I recently discovered book price search engines, which retreive prices from a number of different online book retailers and list them for you in ascending order. This has saved me quite a bit of money on books.

There is a  variation in the prices returned, because not all search services search the same sites. I did a comparison between some of the many of book price search services and best best ones appeared to be BooksPrice and CampusI; sometimes BooksPrice was cheaper and sometimes CampusI was cheaper. It seems worthwhile to search both.

Price engines have the potential to commodify the market they operate in. Price search engines can reduce search costs considerably, making the market more competitive. The search engines are unlikely to capture the rents that book retailers reap because it will always be simple to go to the online retailer directly.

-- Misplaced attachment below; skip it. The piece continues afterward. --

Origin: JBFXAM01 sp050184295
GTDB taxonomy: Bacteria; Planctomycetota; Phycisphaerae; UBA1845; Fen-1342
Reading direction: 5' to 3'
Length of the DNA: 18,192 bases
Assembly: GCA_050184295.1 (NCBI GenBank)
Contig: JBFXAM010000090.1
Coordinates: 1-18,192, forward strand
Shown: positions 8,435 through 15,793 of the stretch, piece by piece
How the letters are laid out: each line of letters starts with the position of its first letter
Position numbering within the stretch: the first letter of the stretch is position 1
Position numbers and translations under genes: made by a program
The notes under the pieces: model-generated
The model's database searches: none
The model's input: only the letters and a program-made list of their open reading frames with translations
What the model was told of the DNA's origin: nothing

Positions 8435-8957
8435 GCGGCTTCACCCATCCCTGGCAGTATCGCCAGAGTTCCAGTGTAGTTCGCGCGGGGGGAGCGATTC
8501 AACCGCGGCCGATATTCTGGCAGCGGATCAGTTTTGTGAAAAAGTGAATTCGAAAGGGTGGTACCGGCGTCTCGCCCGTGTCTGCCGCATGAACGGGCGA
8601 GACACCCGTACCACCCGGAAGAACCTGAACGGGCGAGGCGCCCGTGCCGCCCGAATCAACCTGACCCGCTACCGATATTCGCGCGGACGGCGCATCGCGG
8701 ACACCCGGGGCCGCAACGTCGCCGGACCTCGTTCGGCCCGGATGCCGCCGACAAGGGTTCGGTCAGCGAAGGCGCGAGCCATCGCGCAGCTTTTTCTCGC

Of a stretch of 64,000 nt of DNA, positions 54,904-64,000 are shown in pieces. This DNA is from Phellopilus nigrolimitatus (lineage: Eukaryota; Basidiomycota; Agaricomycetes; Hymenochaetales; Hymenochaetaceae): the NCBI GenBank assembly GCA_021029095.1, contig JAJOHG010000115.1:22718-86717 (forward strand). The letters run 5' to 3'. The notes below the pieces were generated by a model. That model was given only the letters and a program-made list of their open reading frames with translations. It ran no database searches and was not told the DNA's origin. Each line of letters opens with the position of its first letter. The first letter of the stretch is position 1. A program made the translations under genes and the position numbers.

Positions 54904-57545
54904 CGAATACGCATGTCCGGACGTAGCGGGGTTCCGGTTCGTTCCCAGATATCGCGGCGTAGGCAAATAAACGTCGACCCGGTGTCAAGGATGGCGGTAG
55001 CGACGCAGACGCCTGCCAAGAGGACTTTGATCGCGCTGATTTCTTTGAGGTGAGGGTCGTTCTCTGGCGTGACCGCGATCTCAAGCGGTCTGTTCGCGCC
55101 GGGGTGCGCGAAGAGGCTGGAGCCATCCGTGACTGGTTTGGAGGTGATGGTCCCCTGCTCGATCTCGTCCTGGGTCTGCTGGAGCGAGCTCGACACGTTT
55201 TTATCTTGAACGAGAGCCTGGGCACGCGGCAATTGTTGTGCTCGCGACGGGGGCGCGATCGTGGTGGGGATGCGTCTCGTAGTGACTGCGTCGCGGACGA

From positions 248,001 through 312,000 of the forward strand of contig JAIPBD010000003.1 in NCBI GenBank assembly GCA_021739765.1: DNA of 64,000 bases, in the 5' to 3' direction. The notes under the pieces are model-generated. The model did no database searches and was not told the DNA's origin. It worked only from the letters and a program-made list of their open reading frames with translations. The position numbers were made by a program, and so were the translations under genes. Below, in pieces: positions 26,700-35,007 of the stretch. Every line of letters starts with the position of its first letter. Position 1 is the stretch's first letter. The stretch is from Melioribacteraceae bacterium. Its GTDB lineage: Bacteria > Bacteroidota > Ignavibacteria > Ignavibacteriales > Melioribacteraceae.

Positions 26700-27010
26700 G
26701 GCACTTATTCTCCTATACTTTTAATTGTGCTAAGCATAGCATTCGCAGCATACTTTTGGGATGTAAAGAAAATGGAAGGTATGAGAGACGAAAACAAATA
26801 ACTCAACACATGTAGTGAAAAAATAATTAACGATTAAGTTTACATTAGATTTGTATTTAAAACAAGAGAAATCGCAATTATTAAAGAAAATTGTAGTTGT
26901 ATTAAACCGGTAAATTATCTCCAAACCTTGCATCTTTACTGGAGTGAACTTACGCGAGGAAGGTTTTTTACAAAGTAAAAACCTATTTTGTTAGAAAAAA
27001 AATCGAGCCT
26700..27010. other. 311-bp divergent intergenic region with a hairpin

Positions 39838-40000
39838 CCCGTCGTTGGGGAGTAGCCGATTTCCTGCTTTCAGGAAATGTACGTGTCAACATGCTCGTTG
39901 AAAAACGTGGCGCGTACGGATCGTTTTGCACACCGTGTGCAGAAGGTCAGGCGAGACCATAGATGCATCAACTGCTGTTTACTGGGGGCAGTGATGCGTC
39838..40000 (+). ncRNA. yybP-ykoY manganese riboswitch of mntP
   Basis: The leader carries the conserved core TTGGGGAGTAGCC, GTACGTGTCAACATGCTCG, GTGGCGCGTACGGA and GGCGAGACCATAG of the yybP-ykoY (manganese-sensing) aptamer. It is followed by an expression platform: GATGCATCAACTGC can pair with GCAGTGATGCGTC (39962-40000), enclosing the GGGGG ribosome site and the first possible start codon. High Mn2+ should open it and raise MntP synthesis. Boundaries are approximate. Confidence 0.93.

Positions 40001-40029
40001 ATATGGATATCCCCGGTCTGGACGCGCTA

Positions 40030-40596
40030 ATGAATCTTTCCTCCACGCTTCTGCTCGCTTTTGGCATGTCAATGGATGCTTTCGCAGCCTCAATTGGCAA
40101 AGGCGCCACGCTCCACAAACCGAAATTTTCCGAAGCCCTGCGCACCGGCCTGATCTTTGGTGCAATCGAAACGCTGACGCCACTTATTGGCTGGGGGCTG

I think the reason that price search engines can work well here is because books have ID numbers (ISBN), which makes it easy to organize content from many different sites. Other markets, where products are not well identified probably cannot be commodified easily.

One negative impact of commodifying the online book retail market is that it would probably reduce the incentive for Amazon and similar sites to produce book reviews and other useful information about books.